Metal Gear Solid 4: Guns of the Patriots Features

FeatureKonami's Hideo Kojima

On why he's still making MGS and how he does it.

Whether you love or hate Metal Gear Solid, there's no denying that it's an exciting spectacle - in the game and on the internet, where more than a few people are properly crazy about it (2318 at the last count). But poor old Hideo Kojima just can't get shot of it. After so many last games, he's still at it, working directly on PSP title Metal Gear Solid: Peace Walker, overseeing development of Metal Gear Solid: Rising, and no doubt thinking hard about other ways to keep the wheels turning.

FeatureKonami's Hideo Kojima

Metal Gear's dad on war and exclusives.

Hideo Kojima appeared rather melancholy when we spoke to him at Games Convention this year - which is to be expected, we suppose, since he's just finished the game that will almost certainly be his magnum opus. We spoke to him about MGS4's development, the importance of exclusive titles, and gamers' obsession with hardware.

Metal Gear Solid 4: Guns of the Patriots

The beginning of the end.

It begins with... well, we can't tell you how Metal Gear Solid 4: Guns of the Patriots begins. We can't, and we won't. Can't, because we promised Konami we wouldn't; having generously granted us three days to play through the whole thing, the publisher is understandably paranoid about spoilers, with the game still six weeks from release. Won't, because we want you to feel exactly the same delicious, hair-raising mix of bemused awe and shock-of-the-new that we did when you turn it on for the first time. Metal Gear Solid 4, it is instantly apparent, is special. It's not like other games.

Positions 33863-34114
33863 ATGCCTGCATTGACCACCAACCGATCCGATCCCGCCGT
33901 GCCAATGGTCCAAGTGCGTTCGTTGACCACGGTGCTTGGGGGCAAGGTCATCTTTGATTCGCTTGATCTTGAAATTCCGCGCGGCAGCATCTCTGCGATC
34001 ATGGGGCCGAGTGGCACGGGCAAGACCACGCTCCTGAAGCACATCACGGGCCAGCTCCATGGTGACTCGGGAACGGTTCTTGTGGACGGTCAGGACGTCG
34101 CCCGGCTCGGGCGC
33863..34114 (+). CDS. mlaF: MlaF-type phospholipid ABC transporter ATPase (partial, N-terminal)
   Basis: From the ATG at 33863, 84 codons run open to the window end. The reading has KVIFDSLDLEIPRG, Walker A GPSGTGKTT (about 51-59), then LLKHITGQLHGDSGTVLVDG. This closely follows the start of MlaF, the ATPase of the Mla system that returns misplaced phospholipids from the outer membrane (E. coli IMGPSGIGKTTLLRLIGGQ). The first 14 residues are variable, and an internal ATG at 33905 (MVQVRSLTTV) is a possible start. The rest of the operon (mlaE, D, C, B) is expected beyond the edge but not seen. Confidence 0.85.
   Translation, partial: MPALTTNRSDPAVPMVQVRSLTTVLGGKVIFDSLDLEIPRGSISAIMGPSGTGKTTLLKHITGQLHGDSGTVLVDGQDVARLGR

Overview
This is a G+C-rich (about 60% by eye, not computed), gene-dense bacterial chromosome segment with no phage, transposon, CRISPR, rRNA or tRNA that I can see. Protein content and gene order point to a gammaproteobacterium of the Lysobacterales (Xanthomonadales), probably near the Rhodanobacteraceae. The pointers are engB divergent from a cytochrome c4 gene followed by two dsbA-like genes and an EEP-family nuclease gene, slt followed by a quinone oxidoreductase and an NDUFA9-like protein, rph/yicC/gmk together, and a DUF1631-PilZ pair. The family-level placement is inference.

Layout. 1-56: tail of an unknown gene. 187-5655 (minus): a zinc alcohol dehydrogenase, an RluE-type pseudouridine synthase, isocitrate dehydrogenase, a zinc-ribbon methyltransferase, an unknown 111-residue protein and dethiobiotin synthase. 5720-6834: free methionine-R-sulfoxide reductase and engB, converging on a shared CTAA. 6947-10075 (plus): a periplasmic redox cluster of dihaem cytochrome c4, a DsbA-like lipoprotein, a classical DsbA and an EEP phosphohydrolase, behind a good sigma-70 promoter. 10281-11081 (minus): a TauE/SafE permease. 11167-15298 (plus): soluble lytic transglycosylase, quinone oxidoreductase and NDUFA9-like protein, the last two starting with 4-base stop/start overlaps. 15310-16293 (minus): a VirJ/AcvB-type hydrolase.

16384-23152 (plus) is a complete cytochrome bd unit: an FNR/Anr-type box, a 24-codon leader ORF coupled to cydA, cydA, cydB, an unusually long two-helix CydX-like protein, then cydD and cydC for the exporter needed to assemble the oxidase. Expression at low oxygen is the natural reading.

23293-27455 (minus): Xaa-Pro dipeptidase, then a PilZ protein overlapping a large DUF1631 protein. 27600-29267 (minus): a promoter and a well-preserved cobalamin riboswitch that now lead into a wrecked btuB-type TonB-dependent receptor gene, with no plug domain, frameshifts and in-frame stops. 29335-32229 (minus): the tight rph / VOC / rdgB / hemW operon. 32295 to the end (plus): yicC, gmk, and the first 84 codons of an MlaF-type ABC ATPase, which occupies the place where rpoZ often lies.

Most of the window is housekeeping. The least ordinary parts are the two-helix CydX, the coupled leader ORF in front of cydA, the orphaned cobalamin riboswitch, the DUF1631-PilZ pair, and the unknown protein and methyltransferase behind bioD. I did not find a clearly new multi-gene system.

There's one small feature - inconsequential, really - that we noticed during our playtest of the next Metal Gear Solid that really sums the game up. Maybe even the whole series. At certain moments during cut-scenes, when a familiar character appears or there's a reference to some past event, a button prompt appears in the corner of the screen. But it's not an invitation to skip (although you can - and for the first time, you can skip codec conversations, too). It's not some kind of simon-says scripted action moment, or 'cineractive', in the uniquely horrible term coined for them this year. No: it's a flashback button.

Glance over the videos of Metal Gear Solid 4 - and there have been plenty, including the hilarious new Tokyo Game Show addition - and you might be given the impression that it's a complicated game full of fiddly little controls. That's certainly how it looks when Kojima acts it out. Fortunately, it's not how it plays. In fact, judging by the playable demo here in Makuhari, it's gone from being slightly awkward to deceptively but welcomely simple. And let us not forget that it has a monkey in it.